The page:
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Vermonters want to normalize composting toilets, upcycling human waste

This hour, host Mikaela Lefrak talks with Vermonters who use composting toilets and other non-traditional methods for handling human waste.

Live call-in discussion: Human waste is not something we tend to talk about. We do our business, flush our toilets, and that’s that. But some Vermonters have decided to not let their waste go to, uh, waste. They're recycling it for better use.

Host Mikaela Lefrak recently spoke with Abe Noe-Hays, cofounder and research director at nonprofit Rich Earth Institute in Brattleboro; Chrissy Wade, co-owner of Wading Bear Farm & Forest in Waterville and a “humanure” compost advocate who leads Vermont's eco-sanitation working group and offers compost consultation services; and Bruce Douglas, wastewater program manager at Vermont's Department of Environmental Conservation, Drinking Water & Groundwater Protection Division.

They spoke about ways some people in Vermont are collecting and using human waste, as well as efforts to increase the acceptability of composting toilets in Vermont. Below is an edited version of their conversation.

Mikaela Lefrak: What is the Rich Earth Institute?

Abe Noe-Hays, cofounder and research director: We're an independent nonprofit research institute down in Brattleboro, and our main work is recycling urine. So we collect urine from the community, and we recycle it into a fertilizer product or an agricultural amendment that has nitrogen, potassium and phosphorus. It's a great way to replace synthetic fertilizer. A lot of our urine goes to farms for growing hay.

It also keeps water clean. Because if you flush urine down the toilet — whether it goes to a septic system or to a wastewater system — most of the nitrogen and some of the phosphorus is going to go right through into the waterways, and that causes water pollution that can kill fish and just degrade the ecosystem.

Mikaela Lefrak: And how do you get access to other people's urine?

Abe Noe-Hays: We have a vibrant community here of urine donors. These are folks who want to see the products of their body become productive rather than be pollutants. We have a number of individuals who have urine-diverting toilets installed in their houses or businesses and, and those drain to a separate drain, separate from the wastewater drain. And then we come with our urine collection truck. We pump that out and bring it back to our research center.

We also have folks who want to participate but they don't want to modify their houses. So we have portable urinals that they're able to use. It's a watertight screw-top container with a little urinal on top that we developed. And you either pee into that directly or empty a small container into it. And then, like the rest of your recycling, you bring it to a recycling station. We just opened one at the Rockingham/Westminster recycling station. We have a vacuum suction system that pulls it all out of your jug, puts it into a big tank. And then you take your container home and refill it.

Mikaela Lefrak: Chrissy, can you tell us a little bit about the work that you do?

Chrissy Wade: I am a homesteader. Wading Bear Farm and Forest is our small farm business … and we moved off-grid about five years ago. And we were really excited to utilize a compost toilet system full-time for our family of four. And when we were looking into the state regulations about that, we discovered that there were three options.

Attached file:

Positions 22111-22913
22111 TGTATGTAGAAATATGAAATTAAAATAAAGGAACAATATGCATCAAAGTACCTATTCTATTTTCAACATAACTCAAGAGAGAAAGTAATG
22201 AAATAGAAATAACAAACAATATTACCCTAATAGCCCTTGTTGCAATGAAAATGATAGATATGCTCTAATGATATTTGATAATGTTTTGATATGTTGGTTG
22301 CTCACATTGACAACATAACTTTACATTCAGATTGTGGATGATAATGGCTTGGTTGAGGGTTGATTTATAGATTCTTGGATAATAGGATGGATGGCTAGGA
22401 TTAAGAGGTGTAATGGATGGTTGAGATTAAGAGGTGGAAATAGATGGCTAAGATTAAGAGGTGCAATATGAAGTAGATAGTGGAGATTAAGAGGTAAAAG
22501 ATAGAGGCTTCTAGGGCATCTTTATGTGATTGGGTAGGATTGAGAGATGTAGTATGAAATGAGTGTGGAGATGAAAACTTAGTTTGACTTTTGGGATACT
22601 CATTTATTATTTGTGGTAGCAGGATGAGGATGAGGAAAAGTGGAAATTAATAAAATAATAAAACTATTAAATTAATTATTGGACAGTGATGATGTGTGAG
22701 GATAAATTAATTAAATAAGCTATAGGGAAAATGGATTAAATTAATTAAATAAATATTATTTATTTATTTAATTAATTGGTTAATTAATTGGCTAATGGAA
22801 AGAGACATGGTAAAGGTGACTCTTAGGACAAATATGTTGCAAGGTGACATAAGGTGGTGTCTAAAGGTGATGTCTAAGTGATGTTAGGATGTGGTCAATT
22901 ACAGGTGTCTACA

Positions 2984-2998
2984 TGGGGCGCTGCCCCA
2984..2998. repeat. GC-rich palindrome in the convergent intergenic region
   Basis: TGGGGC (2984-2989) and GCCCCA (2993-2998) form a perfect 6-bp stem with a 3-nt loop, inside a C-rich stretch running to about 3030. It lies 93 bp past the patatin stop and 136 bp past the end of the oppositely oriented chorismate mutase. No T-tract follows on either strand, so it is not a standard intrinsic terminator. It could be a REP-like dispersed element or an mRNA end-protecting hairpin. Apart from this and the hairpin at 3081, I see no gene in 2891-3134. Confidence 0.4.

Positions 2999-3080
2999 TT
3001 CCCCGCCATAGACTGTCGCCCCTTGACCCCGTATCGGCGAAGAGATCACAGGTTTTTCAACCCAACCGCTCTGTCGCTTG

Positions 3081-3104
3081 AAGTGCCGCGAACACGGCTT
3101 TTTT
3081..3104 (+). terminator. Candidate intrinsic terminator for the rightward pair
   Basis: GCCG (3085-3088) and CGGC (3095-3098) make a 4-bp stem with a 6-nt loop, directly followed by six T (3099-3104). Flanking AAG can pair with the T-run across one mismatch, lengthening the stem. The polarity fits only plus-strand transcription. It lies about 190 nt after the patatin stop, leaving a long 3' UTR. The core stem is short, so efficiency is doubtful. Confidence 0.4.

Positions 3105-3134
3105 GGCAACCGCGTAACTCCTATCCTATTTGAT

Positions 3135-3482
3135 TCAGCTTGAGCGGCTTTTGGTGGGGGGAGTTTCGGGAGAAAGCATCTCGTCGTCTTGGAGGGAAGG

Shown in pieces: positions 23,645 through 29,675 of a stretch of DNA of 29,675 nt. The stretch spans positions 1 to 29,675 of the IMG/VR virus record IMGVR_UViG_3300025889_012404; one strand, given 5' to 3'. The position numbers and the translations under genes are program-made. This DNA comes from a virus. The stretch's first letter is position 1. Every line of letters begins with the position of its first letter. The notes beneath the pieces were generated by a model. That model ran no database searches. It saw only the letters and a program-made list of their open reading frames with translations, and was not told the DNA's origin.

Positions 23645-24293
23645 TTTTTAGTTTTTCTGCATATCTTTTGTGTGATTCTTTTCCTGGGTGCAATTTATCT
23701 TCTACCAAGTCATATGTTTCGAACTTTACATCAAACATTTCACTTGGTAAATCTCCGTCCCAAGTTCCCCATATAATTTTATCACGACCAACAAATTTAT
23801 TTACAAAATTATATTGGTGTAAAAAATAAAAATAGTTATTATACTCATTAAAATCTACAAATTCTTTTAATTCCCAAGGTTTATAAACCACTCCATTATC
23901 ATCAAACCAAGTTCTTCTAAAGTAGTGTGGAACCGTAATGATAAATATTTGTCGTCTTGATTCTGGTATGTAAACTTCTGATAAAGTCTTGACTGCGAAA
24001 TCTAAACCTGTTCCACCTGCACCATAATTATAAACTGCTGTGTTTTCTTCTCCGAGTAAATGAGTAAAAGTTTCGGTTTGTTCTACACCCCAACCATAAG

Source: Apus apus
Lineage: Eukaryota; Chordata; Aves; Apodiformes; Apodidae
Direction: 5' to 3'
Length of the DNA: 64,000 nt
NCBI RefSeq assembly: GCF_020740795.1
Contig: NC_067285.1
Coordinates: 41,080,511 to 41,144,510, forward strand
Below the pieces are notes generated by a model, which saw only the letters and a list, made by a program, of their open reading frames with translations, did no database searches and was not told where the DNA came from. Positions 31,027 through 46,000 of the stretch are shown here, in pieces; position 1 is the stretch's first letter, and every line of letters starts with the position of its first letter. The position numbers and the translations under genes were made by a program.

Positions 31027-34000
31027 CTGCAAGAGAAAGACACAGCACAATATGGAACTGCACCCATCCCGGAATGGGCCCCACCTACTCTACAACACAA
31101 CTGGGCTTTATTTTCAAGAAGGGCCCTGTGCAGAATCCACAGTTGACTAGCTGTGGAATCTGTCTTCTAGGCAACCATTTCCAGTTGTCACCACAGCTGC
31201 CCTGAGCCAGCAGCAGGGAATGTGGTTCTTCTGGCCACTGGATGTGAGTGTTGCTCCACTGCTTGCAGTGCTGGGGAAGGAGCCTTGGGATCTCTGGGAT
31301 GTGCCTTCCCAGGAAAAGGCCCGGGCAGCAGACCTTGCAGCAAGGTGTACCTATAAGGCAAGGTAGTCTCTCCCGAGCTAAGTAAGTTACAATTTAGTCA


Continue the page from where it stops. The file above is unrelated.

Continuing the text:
The first option is to take the contents to the landfill. And the second option is to get a shallow burial permit. And the third is take it to a wastewater treatment plant.

And so as I looked into those options, I was really shocked that there wasn't a composting option. So that's what led our family into this path, and we got really passionate about it, because it works so beautifully — the composting. We are excited to educate others, and we decided we wanted to get certified in composting to really have the knowledge and understanding of making sure we were composting with the most integrity possible.

Mikaela Lefrak: What is the basic system that somebody needs to have in their house to make sure that everything is kind of safe and clean and working efficiently?

Chrissy Wade: I've got to put a shoutout for Joseph Jenkins and his The Humanure Handbook. It’s where we first learned about the simple bucket toilet system. I hate calling it the bucket, but it is, and it really can be done safely and efficiently. You just need the space. You have a nice cover on it. And it looks really like a normal toilet. … You can effectively and safely manage it with some guidance and knowledge.

Mikaela Lefrak: Bruce, how does an individual or a group like the Rich Earth Institute get approval to do something like what they're doing — recycling human waste on a larger scale?

Bruce Douglas: The state has an innovative alternative technology program. There have been about 8,000 individual systems — a few dozen technologies — that have been permitted using this program. It makes sure that the homeowners or users of the systems understand the maintenance requirements and also that there is a level of professional oversight… with an annual inspection by a trained professional.

Broadcast live on Monday, Jan. 9, 2023, at noon; rebroadcast at 7 p.m.

Have questions, comments or tips? Send us a message or tweet us @vermontedition.

Mikaela Lefrak is the host and senior producer of Vermont Edition. Her stories have aired nationally on Morning Edition, All Things Considered, Weekend Edition, Marketplace, The World and Here & Now. A seasoned local reporter, Mikaela has won two regional Edward R. Murrow awards and a Public Media Journalists Association award for her work.
Tedra worked on Vermont Edition as a producer and editor from 2022 to 2024.